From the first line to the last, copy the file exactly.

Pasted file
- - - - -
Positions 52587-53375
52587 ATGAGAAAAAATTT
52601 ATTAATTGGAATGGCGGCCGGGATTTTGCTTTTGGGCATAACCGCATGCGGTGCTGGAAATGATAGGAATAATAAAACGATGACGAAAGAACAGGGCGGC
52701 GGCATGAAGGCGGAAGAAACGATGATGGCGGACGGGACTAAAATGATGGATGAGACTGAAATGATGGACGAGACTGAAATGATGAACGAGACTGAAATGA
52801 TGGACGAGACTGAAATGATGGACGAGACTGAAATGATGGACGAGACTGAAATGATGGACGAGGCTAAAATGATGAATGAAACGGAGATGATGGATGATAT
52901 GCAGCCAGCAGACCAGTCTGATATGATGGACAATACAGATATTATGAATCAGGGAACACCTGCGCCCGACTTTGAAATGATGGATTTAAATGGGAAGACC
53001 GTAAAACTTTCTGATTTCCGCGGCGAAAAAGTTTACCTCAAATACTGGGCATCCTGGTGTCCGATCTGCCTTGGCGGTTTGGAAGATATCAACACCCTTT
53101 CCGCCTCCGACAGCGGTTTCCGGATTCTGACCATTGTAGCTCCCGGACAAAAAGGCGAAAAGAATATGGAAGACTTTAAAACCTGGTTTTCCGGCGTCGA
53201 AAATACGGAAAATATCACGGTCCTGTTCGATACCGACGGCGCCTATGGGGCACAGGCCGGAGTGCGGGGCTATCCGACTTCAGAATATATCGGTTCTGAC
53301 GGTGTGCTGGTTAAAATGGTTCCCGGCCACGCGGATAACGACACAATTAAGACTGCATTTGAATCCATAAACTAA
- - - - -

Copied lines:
Positions 52587-53375
52587 ATGAGAAAAAATTT
52601 ATTAATTGGAATGGCGGCCGGGATTTTGCTTTTGGGCATAACCGCATGCGGTGCTGGAAATGATAGGAATAATAAAACGATGACGAAAGAACAGGGCGGC
52701 GGCATGAAGGCGGAAGAAACGATGATGGCGGACGGGACTAAAATGATGGATGAGACTGAAATGATGGACGAGACTGAAATGATGAACGAGACTGAAATGA
52801 TGGACGAGACTGAAATGATGGACGAGACTGAAATGATGGACGAGACTGAAATGATGGACGAGGCTAAAATGATGAATGAAACGGAGATGATGGATGATAT
52901 GCAGCCAGCAGACCAGTCTGATATGATGGACAATACAGATATTATGAATCAGGGAACACCTGCGCCCGACTTTGAAATGATGGATTTAAATGGGAAGACC
53001 GTAAAACTTTCTGATTTCCGCGGCGAAAAAGTTTACCTCAAATACTGGGCATCCTGGTGTCCGATCTGCCTTGGCGGTTTGGAAGATATCAACACCCTTT
53101 CCGCCTCCGACAGCGGTTTCCGGATTCTGACCATTGTAGCTCCCGGACAAAAAGGCGAAAAGAATATGGAAGACTTTAAAACCTGGTTTTCCGGCGTCGA
53201 AAATACGGAAAATATCACGGTCCTGTTCGATACCGACGGCGCCTATGGGGCACAGGCCGGAGTGCGGGGCTATCCGACTTCAGAATATATCGGTTCTGAC
53301 GGTGTGCTGGTTAAAATGGTTCCCGGCCACGCGGATAACGACACAATTAAGACTGCATTTGAATCCATAAACTAA